S: My goal is to reach a continuous peace of mind. I think that knowing and controlling my mind/thoughts is the key to reach it. Self-mastery!
V: That’s a good goal, assuming continuous peace of mind is even possible. Since the mind changes constantly how could you keep it one way alone? You might try to slow down or temporarily stop the changes in the mind by using techniques to control it but the changes themselves are often caused or influenced by a factor you can’t control at all: the external world. Since you can’t predict what the world is going to do you never know how your mind is going to react to it. It’s true that you can—and should—work on lessening your reactions to external situations. But the hitch is that your reactions to external situations are often dictated by the subconscious and unconscious mind, two things you can barely access, let alone control.
Because of the external world and the subconscious/unconscious you can never be sure what your mind will do next, regardless of how much you try to keep it in check. That’s why you can make the mind more peaceful but it’s impossible to make it continuously peaceful. There’s no harm in trying but it’s very frustrating when it doesn’t work. And ironically, that frustration further robs you of peace of mind.
That’s why Vedanta is different than science, psychology and other kinds of spirituality. While those things treat you as if you are the mind, Vedanta says that you aren’t the mind. Therefore Vedanta asks, “How can mastering the mind be self-mastery if the mind isn’t the self”?
This a radical difference, and if understood, the benefit is that you can work on your mind with total objectivity, never taking the condition of the mind personally. When the mind is angry you don’t think “I’m angry” and then get even more emotionally disturbed thinking, “I shouldn’t be angry!”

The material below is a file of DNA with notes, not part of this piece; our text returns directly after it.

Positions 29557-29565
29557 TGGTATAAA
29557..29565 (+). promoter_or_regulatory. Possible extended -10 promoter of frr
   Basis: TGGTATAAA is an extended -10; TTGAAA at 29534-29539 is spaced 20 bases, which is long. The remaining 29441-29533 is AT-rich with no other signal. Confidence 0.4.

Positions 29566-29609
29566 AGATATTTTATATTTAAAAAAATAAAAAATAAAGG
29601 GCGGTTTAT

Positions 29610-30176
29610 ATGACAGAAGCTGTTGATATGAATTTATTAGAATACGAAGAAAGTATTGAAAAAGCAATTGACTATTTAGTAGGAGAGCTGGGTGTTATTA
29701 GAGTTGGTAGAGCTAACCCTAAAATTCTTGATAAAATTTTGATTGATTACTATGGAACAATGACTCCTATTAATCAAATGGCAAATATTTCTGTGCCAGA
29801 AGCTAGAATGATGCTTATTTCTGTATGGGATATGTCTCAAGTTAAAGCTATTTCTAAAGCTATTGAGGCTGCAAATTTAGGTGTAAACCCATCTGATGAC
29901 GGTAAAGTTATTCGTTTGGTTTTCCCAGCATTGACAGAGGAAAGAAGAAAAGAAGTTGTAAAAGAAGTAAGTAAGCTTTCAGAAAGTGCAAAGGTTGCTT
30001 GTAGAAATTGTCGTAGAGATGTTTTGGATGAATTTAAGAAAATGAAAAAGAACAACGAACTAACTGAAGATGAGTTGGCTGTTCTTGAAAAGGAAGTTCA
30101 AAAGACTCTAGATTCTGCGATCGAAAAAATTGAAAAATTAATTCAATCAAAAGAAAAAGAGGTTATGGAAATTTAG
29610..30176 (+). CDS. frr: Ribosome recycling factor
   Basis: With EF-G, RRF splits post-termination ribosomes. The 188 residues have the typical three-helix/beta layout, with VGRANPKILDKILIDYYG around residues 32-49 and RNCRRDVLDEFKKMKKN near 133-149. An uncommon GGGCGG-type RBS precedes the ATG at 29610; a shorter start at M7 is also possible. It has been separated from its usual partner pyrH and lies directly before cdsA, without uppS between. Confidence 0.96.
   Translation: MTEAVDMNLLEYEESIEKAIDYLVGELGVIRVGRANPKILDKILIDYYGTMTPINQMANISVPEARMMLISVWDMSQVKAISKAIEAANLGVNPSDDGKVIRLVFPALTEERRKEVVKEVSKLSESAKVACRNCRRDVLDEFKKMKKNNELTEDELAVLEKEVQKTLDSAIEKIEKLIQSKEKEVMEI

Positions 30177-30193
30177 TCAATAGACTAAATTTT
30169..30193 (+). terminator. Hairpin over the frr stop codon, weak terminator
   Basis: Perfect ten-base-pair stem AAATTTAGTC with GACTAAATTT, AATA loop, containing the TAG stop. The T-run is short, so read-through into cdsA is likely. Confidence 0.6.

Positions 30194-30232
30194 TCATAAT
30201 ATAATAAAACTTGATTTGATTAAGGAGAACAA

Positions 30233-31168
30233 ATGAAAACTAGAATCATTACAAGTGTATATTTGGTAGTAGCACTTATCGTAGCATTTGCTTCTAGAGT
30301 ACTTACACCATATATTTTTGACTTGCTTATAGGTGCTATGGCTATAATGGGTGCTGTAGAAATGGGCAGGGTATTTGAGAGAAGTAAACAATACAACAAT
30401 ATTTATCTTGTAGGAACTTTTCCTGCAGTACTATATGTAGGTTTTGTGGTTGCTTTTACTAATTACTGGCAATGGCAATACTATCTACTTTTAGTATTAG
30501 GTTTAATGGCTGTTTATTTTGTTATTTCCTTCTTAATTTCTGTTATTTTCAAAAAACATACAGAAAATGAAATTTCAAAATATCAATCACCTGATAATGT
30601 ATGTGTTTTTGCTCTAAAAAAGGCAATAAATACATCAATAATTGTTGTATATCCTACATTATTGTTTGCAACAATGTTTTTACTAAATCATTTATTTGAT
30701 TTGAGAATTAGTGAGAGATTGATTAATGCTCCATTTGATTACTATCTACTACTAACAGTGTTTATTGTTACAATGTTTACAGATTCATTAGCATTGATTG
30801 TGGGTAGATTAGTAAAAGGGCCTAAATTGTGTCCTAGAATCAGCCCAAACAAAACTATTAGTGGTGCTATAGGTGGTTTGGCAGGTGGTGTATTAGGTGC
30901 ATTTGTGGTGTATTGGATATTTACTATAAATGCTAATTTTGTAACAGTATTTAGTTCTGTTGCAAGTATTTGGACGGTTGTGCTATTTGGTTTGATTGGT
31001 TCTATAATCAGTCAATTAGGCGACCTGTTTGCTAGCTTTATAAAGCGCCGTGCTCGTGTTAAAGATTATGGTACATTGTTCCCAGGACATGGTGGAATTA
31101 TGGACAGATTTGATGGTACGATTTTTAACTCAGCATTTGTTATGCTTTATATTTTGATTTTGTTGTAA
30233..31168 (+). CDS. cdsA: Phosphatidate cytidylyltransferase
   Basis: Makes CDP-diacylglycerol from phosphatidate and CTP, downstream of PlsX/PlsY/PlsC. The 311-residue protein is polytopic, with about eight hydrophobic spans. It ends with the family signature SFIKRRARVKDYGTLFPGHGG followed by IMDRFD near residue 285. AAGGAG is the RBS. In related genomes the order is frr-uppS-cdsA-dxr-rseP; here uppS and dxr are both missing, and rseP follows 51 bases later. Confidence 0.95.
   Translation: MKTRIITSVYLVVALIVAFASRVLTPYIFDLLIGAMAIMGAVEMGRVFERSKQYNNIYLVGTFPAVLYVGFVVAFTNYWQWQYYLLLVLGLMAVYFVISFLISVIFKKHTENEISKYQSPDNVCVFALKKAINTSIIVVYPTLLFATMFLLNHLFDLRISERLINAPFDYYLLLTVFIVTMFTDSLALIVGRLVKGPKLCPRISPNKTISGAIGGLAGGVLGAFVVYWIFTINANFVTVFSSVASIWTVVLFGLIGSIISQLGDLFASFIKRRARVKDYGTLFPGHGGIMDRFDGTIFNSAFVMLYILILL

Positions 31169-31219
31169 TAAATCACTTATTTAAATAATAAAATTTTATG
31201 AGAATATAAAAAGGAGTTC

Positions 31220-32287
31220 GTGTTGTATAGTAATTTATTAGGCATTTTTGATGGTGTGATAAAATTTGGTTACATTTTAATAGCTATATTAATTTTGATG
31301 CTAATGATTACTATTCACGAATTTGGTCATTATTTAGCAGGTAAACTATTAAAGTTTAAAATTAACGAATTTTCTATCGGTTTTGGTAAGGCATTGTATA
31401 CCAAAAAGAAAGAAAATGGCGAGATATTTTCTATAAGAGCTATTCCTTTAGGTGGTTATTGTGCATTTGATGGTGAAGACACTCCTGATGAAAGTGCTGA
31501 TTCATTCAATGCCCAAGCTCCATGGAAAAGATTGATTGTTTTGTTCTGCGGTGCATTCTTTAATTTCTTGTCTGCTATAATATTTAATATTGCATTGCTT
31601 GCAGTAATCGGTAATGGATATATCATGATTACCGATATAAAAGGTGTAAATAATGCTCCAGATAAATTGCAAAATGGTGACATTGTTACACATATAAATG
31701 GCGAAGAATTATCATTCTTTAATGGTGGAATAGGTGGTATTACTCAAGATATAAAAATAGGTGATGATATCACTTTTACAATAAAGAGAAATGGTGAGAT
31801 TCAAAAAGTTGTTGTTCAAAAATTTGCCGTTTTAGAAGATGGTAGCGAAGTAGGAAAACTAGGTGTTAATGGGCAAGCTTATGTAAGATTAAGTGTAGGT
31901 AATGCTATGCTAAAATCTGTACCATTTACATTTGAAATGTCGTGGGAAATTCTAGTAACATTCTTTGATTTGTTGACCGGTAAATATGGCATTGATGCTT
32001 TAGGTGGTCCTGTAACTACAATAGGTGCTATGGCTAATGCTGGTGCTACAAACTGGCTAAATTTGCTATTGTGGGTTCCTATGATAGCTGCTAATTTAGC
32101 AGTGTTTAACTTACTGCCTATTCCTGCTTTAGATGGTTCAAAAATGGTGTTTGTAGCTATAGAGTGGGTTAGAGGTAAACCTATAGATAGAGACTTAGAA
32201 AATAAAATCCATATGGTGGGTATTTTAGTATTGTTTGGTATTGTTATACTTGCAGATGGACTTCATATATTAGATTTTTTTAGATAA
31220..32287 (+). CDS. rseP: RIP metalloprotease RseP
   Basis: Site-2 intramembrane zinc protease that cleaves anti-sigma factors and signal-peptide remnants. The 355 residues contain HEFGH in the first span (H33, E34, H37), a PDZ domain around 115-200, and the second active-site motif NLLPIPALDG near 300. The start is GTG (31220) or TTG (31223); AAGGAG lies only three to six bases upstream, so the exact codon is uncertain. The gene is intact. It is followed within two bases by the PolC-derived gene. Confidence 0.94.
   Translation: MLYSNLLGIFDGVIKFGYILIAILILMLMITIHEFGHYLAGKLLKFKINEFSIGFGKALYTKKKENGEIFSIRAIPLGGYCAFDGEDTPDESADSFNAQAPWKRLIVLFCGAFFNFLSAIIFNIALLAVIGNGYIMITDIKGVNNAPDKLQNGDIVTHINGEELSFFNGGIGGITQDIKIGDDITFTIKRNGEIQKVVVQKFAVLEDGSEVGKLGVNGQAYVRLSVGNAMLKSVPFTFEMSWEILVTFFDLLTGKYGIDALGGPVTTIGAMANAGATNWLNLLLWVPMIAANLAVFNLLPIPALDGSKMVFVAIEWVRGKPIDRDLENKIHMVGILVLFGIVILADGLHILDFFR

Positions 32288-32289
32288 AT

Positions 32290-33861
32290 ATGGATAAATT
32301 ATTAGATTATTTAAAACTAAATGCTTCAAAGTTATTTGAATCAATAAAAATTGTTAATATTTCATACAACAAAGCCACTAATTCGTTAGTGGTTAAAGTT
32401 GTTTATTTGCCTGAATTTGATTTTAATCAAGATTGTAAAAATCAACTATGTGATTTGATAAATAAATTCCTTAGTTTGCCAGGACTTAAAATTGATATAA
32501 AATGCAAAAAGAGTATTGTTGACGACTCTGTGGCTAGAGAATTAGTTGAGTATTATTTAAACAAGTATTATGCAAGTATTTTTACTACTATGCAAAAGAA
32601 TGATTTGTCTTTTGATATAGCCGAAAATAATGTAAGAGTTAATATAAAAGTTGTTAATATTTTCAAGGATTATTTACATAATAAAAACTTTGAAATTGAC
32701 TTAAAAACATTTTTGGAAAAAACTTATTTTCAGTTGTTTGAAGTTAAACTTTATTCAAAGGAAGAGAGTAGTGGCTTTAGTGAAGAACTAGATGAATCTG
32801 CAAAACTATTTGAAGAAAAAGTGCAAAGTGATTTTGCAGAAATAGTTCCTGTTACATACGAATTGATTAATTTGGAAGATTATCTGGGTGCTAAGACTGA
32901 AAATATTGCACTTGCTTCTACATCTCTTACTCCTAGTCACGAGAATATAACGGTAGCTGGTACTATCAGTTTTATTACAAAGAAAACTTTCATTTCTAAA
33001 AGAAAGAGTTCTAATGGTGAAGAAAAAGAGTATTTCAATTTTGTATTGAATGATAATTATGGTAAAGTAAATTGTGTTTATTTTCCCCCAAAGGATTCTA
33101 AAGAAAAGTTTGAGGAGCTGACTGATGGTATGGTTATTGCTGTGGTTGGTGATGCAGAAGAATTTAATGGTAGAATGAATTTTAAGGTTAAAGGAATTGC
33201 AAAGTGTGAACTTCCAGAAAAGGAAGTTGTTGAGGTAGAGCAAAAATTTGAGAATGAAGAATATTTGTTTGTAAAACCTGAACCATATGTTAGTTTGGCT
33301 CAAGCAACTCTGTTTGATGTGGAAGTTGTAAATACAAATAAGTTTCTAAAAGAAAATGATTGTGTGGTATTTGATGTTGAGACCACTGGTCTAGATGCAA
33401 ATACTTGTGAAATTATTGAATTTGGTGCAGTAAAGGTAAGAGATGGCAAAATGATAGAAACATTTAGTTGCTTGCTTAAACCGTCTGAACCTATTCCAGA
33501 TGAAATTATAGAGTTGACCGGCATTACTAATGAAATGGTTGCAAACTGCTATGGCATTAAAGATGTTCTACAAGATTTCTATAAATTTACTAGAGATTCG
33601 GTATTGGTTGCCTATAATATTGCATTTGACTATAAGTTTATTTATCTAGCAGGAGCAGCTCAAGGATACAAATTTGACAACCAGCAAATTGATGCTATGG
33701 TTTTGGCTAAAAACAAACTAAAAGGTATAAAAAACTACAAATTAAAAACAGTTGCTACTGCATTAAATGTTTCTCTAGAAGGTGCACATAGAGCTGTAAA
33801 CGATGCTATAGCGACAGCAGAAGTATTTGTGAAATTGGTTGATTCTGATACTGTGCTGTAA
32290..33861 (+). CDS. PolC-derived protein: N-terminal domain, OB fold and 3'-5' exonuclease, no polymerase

The mind is something that ‘belongs’ to you. It’s merely an instrument, the same as your car. The difference is—despite the fact that both the mind and the car are objects known to you—that you don’t identify with your car. When your car is running poorly you don’t take it personally saying, “Oh no, my fuel injectors are malfunctioning! I feel terrible about myself because they shouldn’t be doing that!” This doesn’t happen because you know clearly that the car isn’t you. So you’re able to look at the situation objectively, free from emotional disturbance or guilt, and deal with it. You get to work on the car. If the car can be fixed you don’t say, “Hurray, I fixed myself!” Nor if the car can’t be fixed do you say, “Woe is me, I’m broken!”
Do you understand the value of what Vedanta is offering here? It’s saying that if you want to work on the mind, great, but working on the mind is much easier and more effective when you do it objectively, with the clear understand that you aren’t the mind. Furthermore, when you understand that you aren’t the mind, the mind’s problems become a lot less important because you know they don’t belong to you or affect you, the same as the problems of your car.
S: I’m struggling to figure out how my mind works through Adavaita Vedanta.
V: I want to save you the trouble of struggling by saying that Advaita Vedanta won’t help you figure out how your mind works. It doesn’t even really try. Its goals are to 1) Show you that the mind isn’t real and 2) Show you that you aren’t the mind. That’s it.
If you’re trying to understand how your mind works, psychology is the way to go. If you want to go the ‘spiritual’ route, then yoga and meditation is the way. Meditation has taught me A LOT about my mind. It’s an excellent practice. But to be clear, Vedanta is not the answer.
It’s true that Vedanta is sometimes presented as a means to self-mastery but that comes from teachers co-mingling yoga/meditation with Vedanta. Vedanta isn’t against yoga/meditation in any way—in fact it encourages it as a preliminary step—but their goals are totally different. Yoga/meditation is for manipulating the mind, Vedanta is for transcending the mind altogether. And by “transcend” I mean the full understanding, “I am not the mind nor does it affect me.”
S: I’m continuously looking for practical tools to improve my being.
V: That’s why it’s so helpful to know that your true being, pure consciousness-existence, can’t be improved. It’s perfect, which means YOU’RE perfect. Knowing that, you can take the condition of the mind in stride and work on it much more objectively and effectively, always understanding that has nothing to do with you.
All my best – Vishnudeva
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